In advising nonprofit organizations, attorneys must be cognizant of the unique and specific governance and corporate issues to ensure that their representation is proper and ethical. I note four key considerations below.
Attorneys for nonprofits are ultimately responsible to their boards.
Since there are no owners or shareholders of a nonprofit organization, they are supervised by their boards in accordance with the directors’ fiduciary duties. This means that boards must be informed of any problems or possible issues by senior staff and/or by the organization’s attorneys. It is incumbent upon legal counsel to ensure that the board is notified of such problems in a timely manner and engaged in their resolution.
Depending on the circumstances, attorneys should maintain communication with the Board Chair, and with the entire board when appropriate.
This is particularly important if there are problems meriting board knowledge and involvement. Attorneys should ensure that board members are informed and engaged and act in an independent manner.
There are no specific ethical rules governing representation of nonprofit organizations.
The rules and cases construing professional responsibility in the for-profit context offer significant guidance. Certainly, court decisions that apply the attorney ethics rules to situations involving nonprofit clients can be of particular assistance.
An attorney representing an organization owes a duty to the organization rather than any persons employed by or associated with the organization. (See ABA Model Rule 1.13)
When an attorney who is employed or retained by an organization is dealing with its directors, officers, or employees, if it appears that the organization’s interests may differ from the individual’s interests, the attorney is obligated to explain to the individual that he or she represents the organization and not the individual. NYRPC 1.13(a).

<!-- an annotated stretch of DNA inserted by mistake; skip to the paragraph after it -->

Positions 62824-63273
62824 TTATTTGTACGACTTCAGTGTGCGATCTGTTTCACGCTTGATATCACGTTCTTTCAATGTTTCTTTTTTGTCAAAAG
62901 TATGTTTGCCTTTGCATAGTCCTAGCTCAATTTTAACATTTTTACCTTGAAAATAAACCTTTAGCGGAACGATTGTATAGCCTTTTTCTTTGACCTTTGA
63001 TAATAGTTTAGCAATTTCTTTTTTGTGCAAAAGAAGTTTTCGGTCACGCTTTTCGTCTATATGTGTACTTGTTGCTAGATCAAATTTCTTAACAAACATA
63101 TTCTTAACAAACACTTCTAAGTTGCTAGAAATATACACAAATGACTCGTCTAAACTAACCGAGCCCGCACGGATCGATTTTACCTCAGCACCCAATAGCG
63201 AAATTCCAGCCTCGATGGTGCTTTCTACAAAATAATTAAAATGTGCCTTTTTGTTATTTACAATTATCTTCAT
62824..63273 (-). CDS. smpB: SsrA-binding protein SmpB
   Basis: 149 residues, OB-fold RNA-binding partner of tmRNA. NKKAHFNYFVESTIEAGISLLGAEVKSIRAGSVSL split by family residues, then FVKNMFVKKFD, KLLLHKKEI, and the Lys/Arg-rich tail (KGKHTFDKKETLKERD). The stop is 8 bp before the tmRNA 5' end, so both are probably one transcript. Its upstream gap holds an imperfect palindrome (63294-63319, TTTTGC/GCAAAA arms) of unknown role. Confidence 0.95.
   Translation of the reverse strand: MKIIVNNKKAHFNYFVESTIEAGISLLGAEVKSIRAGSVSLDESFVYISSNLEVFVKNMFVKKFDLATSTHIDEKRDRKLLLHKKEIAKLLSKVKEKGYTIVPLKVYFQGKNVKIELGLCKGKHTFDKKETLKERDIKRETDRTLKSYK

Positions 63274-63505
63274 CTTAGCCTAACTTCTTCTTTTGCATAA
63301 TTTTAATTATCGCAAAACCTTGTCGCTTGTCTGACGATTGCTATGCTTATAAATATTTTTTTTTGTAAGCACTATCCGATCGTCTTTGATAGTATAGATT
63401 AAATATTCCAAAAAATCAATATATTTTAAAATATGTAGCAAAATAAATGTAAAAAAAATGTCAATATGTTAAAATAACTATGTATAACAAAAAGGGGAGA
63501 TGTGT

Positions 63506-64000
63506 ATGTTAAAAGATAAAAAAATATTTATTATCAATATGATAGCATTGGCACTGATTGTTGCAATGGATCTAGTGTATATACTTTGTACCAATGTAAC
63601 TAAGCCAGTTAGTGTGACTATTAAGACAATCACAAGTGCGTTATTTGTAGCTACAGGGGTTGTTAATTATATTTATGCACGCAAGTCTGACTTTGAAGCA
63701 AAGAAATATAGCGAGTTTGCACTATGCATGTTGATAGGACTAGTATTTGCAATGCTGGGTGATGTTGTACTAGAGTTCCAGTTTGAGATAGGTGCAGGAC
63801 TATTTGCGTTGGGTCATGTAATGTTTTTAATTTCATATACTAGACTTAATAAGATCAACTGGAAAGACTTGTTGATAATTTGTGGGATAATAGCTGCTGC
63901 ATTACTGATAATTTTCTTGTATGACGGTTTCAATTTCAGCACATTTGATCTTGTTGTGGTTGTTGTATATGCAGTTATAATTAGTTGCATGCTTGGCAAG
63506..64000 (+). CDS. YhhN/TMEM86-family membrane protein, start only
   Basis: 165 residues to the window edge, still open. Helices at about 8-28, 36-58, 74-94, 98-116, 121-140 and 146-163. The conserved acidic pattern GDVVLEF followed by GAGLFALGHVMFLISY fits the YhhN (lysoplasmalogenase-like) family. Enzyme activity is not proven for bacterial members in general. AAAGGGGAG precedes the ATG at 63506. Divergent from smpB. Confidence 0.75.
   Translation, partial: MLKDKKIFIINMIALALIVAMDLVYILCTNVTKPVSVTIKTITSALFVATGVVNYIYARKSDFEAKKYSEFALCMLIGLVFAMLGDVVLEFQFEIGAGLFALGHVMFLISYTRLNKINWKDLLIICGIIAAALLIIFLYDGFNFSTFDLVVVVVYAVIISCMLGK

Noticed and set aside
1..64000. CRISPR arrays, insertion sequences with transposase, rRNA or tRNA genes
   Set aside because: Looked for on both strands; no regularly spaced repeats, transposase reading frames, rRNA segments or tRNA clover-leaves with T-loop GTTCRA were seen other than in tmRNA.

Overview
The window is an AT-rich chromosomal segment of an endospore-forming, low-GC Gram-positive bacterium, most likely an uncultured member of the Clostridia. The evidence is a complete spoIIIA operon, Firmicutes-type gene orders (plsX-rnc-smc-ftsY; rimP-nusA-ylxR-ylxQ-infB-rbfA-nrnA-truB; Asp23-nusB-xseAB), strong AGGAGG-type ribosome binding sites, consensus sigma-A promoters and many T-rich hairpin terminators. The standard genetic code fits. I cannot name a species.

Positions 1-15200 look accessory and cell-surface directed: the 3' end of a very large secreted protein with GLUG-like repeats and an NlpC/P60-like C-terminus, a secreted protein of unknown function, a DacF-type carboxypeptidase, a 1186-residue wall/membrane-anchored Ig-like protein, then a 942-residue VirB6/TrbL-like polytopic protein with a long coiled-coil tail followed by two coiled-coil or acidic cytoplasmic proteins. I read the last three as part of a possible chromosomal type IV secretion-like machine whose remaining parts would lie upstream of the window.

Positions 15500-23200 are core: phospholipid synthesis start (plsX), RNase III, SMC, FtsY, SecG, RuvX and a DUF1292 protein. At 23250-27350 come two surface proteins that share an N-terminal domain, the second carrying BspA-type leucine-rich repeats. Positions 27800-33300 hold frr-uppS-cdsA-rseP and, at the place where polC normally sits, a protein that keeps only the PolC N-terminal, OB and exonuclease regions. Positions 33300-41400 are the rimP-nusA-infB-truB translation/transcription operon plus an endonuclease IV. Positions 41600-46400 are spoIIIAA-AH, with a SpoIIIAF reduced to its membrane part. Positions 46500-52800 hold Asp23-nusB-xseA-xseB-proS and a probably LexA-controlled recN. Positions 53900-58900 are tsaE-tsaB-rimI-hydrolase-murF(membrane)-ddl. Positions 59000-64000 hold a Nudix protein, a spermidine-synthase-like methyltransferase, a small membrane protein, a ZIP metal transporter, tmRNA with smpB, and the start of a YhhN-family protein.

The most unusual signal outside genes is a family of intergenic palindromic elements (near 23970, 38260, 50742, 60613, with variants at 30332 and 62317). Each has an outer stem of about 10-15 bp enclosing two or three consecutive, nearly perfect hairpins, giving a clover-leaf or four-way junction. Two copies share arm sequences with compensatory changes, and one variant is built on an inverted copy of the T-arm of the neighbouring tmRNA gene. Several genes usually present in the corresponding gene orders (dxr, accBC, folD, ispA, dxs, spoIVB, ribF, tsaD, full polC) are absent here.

If the attorney knows that a person involved with the organization is acting in a manner that violates, or is likely to violate, the legal obligations of the organization, and the attorney determines that this violation is likely to result in substantial injury to the organization, the attorney is obligated to proceed as is “reasonably necessary in the best interests of the organization.” NYRPC 1.13(b).
If an issue arises whereby the attorney may have a conflict of interest as a result of prior representation of the organization, the attorney should consider advising the organization to retain other counsel. For example, if an attorney has handled a transaction for a client that later winds up in litigation, the client should retain an attorney for the litigation who was not involved in the initial transaction.
Examples of where an attorney should ensure that nonprofit boards act appropriately and independently from senior leadership include:
- Setting compensation for top executives
- Overseeing conduct and performance of executives
- Addressing complaints or problems involving executives, including allegations of discrimination or harassment
- Addressing allegedly inappropriate or illegal conduct within the organization
- Responding properly to whistleblower complaints
- Complying with conflict of interest and related party rules and law
In the practice of representing a nonprofit organization, attorneys must consider their ethical obligations to ensure that the organization will be well-served and in compliance with legal requirements.
The information provided in this article does not constitute legal advice, and is not intended to substitute for legal counsel.